Sell More Books with Better Descriptions

Your book’s cover is your number one marketing tool. Your book’s description is your next most important tool in hooking a reader.

selling books

A potential reader will be drawn in or turned off by your book’s cover. If the reader is drawn in, next she will read the book’s description. What she reads will either make her continue to move toward a purchase or walk away.

I recently read the following description for a book billed as a Christian romance novel:

This story is about a lukewarm born again believer satisfied with his life until he receives an unexpected message. Joshua as a teenager believes that Jesus died on the cross for his sins, and is convicted that he will be entering Heaven one day. However, he is also convinced walking in the world will have no eternal consequences. The journey through Joshua’s Christian life reveals how serious he takes his relationship with Jesus.

Since the book was billed as a romance, I was expecting a boy gets girl story. But after reading the description I was confused. Is this a romance about Jesus and a believer or is it a boy-girl romance? If I can’t figure out what a book is about by reading the description, I am not going to even consider purchasing the book.

BookBub, a service that connects readers with books, has run a number of tests to see what book description (or blurb) copy resonates the most with their subscribers. They recently shared their findings on their website.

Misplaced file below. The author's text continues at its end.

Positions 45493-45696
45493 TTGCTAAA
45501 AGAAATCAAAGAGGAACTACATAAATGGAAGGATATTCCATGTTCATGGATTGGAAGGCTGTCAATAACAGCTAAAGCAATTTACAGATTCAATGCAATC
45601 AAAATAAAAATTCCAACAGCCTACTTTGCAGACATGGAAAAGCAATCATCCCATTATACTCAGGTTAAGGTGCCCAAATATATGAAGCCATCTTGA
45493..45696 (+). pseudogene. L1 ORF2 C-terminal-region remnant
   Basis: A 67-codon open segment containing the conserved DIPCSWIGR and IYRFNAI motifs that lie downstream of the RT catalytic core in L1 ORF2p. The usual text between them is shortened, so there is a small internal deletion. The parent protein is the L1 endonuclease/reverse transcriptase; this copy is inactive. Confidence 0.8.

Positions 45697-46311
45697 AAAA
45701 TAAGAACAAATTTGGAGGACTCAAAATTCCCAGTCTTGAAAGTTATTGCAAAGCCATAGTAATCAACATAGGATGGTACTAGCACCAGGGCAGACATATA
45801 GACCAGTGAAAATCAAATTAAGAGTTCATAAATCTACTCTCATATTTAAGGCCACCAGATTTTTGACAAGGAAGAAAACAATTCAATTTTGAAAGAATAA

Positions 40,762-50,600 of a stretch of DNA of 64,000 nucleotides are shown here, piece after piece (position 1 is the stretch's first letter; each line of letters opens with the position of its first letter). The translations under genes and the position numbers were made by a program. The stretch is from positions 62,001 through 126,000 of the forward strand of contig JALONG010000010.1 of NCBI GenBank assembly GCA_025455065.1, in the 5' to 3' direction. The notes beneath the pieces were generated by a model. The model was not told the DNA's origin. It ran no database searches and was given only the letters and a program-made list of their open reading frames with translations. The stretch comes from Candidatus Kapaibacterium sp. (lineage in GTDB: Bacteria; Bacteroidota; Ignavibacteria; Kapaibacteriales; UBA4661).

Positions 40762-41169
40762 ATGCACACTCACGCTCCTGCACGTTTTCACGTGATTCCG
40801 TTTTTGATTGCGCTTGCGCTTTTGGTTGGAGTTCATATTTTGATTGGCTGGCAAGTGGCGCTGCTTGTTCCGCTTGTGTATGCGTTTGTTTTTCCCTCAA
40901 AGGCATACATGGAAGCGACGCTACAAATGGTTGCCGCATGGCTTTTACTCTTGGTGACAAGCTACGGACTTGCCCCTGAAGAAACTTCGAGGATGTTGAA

BookBub found the following worked best in hooking readers with book descriptions:

  1. When quoting a testimonial or endorsement for the book, quote people not a publication.
  2. Speak to your audience. Say “If you love thrillers, then you will love this book”, not “An action-packed read.”
  3. If your book is a historical fiction novel, tell the reader the time-period.
  4. The number of good reviews matter. Descriptions that included a high review count fared better. So if you have a good number of reviews, say so: “…with 100 five-star Amazon reviews.”
  5. Include author awards. Even if the book you are promoting has not won an award, state any awards the author has previously won for his or her writing.
  6. Including that the book is a bestseller. It makes no difference if it is a bestseller on Amazon or the New York bestseller list.

Remember the description you use to promote your book is your second most important tool in hooking a reader. Be sure to get plenty of feedback from test readers on your book’s description. The better your description, the more readers you will reel in.

Related Posts:
Your Number One Marketing Tool
Do You Know What It Takes to Sell a Book?
A Marketing Snafu

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The Best Feedback

God calls you to write or publish a book. You obey and follow his leading.

However, you have your own expectations of what will happen to this book you have produced. Sometimes, our expectations don’t match up with what God’s intentions were for the purpose of a book.

I want to encourage you. Don’t get discouraged. God has his purposes. These may not match your expectations or desires, but God’s purpose for your book will be accomplished.

As an author and a publisher, I know that the best encouragement I can receive is feedback from the people who buy my books and find them helpful or useful. Unsolicited feedback is the best.

Recently, I received the following video from a reader of Baby Bible Board Books: Stories of Jesus (the books my husband and I produced a decade ago for infants and toddlers). What a thrill it was to watch this parent using our books to teach his child about God.

This type of feedback makes it all worthwhile. It helps me see the purpose God had in prompting my husband and I to produce these books, even if all my expectations were not  met.

Have you recently received any encouraging feedback from one of your readers?

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